The baguette tastes like an upscale peanut butter and jelly sandwich.  The grape flavor from the juicy raisins is the first taste, followed by the earthy, nutty crunch of the toasted hazelnuts.  I drizzled honey on my baguette for breakfast this morning.  It would also be the perfect addition to a cheese plate and it would make an ultra-classy turkey sandwich. 

If you're wondering why there's a stick in the photo, it's because my 3 year old woke during my photo shoot and insisted I take a picture with the stick she brought home from the park yesterday.  How could I turn down that request?!?


After the stick entered the photo, I thought it would be fun to get Josie's help getting one last shot of the whole baguette.  So, in addition to the stick, here are two of the cutest, most helpful, three year old hands in the baking business!

If you have any questions about my breads or if you would like the complete recipe for Hazelnut Raisin Baguettes, please email me.

This post is being submitted to YeastSpotting! 

04 August 2011

the Art of Eating: Article Review


I couldn't have been more excited when I saw the cover of the Spring 2011 issue of the Art of Eating. Pop art brioche!  It doesn't get much better. This quarterly, advertisement free, food literature magazine is based out of Peacham, VT.  I first became acquainted with it while baking at The Patisserie in Milford, PA where it regularly appears on their newsstand.  

Upon receiving the this issue, I immediately skipped to the article "Brioche" by James MacGuire...a man after my own heart.  MacGuire included details about the history, travels and types of brioche along with a recipe and instructions to make your own.  Through his text and dialogues with French bakers, brioche was romanticized in a way that would make Proust (and his madeleine) proud.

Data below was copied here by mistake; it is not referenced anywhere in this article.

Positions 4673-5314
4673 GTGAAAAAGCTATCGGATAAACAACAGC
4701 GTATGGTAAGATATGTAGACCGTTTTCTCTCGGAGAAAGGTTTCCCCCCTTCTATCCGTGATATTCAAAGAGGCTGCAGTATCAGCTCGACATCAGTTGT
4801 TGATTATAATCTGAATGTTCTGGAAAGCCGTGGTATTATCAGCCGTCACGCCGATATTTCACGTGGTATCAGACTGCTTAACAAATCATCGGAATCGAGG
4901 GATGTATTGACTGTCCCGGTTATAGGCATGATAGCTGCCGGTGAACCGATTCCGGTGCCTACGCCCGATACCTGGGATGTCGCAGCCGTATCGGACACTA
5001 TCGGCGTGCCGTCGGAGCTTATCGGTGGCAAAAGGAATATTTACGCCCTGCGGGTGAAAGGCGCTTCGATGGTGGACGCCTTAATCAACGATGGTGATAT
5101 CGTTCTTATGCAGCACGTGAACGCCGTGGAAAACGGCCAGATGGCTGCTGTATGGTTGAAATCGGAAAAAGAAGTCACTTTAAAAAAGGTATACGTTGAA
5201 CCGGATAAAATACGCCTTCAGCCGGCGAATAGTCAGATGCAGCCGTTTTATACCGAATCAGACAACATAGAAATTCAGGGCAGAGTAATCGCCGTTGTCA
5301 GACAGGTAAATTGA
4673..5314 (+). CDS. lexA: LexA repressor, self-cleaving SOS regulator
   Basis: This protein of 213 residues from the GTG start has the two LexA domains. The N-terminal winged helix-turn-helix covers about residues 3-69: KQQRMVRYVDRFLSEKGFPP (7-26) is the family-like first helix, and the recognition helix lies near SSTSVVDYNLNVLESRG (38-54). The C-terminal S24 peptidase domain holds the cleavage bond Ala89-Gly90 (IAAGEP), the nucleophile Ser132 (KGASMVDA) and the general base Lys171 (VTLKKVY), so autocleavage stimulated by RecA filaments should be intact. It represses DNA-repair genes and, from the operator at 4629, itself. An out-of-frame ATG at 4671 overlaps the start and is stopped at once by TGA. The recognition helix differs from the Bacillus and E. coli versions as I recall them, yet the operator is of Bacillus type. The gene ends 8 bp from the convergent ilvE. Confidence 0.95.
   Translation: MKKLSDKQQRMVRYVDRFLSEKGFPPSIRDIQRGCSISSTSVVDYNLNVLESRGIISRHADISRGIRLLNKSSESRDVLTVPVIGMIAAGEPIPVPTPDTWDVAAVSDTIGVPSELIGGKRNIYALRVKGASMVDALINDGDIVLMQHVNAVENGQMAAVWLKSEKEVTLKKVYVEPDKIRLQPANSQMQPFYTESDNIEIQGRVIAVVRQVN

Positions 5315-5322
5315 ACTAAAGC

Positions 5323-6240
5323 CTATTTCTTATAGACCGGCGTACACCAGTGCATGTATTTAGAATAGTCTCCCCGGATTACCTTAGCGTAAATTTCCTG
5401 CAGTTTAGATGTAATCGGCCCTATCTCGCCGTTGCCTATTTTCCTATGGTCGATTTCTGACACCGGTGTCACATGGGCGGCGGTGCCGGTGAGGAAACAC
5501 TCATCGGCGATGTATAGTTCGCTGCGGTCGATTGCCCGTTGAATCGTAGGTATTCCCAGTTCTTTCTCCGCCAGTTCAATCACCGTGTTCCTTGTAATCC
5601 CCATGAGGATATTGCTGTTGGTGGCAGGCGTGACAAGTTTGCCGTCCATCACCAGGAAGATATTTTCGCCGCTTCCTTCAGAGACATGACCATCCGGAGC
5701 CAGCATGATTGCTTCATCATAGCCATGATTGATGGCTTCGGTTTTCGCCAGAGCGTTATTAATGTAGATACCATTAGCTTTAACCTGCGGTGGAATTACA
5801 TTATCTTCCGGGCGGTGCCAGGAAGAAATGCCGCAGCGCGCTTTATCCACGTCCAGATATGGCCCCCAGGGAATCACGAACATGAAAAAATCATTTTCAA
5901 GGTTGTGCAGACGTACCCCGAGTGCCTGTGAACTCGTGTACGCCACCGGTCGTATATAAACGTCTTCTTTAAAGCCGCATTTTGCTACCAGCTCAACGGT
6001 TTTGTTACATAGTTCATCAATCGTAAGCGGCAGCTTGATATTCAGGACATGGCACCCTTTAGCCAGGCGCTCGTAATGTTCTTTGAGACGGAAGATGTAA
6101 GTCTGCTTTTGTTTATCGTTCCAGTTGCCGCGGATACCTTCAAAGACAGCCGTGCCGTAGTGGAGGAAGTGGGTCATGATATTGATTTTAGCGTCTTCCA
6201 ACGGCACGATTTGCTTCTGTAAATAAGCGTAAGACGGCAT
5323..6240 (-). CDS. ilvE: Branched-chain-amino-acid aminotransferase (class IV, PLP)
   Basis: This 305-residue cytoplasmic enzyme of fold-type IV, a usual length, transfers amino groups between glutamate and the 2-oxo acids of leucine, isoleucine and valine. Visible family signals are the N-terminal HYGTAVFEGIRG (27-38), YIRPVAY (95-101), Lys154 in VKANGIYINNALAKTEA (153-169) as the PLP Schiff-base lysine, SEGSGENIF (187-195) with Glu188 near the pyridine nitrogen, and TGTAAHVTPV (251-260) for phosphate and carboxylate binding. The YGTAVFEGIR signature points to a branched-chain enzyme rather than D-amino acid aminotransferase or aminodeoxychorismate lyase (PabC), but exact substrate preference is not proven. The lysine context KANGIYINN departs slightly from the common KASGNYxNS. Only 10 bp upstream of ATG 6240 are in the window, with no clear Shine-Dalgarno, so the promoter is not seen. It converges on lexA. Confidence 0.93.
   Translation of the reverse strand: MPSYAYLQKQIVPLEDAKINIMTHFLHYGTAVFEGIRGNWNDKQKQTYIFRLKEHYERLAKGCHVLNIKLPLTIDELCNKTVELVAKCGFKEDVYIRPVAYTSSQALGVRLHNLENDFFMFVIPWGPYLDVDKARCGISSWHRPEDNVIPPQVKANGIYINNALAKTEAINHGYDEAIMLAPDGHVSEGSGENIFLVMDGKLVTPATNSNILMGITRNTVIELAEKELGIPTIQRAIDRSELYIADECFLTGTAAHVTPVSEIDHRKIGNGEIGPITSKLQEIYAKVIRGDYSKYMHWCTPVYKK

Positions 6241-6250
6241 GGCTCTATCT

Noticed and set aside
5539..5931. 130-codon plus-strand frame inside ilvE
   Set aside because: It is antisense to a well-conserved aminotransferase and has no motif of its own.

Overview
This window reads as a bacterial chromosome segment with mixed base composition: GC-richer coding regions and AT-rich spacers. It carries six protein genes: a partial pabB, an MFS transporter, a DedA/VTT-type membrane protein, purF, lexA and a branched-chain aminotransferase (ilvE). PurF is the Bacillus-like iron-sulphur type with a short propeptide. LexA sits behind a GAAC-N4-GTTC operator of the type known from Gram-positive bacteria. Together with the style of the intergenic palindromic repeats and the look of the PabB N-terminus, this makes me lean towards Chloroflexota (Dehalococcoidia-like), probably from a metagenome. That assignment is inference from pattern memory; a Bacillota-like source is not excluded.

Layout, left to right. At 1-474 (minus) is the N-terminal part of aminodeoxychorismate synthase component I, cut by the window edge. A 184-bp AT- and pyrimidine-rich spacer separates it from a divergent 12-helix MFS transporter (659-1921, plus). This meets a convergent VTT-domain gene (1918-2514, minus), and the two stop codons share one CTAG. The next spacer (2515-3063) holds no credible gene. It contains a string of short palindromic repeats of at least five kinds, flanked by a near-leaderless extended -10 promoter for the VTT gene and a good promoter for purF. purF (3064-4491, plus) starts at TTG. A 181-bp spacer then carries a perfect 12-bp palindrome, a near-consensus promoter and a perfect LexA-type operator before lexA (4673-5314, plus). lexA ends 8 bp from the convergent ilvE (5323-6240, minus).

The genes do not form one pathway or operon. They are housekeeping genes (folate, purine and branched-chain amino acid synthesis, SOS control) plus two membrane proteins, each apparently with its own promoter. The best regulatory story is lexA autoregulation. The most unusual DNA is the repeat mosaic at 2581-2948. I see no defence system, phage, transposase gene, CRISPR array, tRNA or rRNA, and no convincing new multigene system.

He writes: "Within the chestnut-colored exterior lies a yielding delicacy.  So complex is the mix of the buttery fermented flavors of the crumb and the contrasting dark, well-baked toastiness of the crust that brioche is often used as a metaphor to describe yeasty, full-flavored cuvees of Champagne - a compliment to both."

MacGuire also discusses how underrated brioche tends to be.  Pastry chefs are too wrapped up in chocolate and cakes to care about baking a yeasty delicacy.  On the other hand, bread bakers are too consumed with baguettes and sourdoughs to work with a fickle, buttery dough.  Alas, the poor brioche gets stuck in the middle...not quite a bread, not quite a pastry.  MacGuire himself fell into this trap.  In pastry school he admits he was too "busy" to learn how to make brioche.  However, he confesses, "When I did learn to make it, I understood Maurice's [the head baker] insistence that something so delicious yet so simple must be perfect."  This took me straight back to my days at The Culinary Institute of America where I was required to present six perfect brioche a tete in order to graduate.

If you haven't had the pleasure of reading an issue of the Art of Eating, order a copy from their website. You won't be disappointed.  I highly suggest ordering this particular issue as "Brioche" was far and away the best article I have encountered to highlight the joys of eating and baking this special bread.